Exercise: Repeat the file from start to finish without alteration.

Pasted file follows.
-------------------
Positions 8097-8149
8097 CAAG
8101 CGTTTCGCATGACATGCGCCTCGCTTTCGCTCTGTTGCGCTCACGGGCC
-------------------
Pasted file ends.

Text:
Positions 8097-8149
8097 CAAG
8101 CGTTTCGCATGACATGCGCCTCGCTTTCGCTCTGTTGCGCTCACGGGCC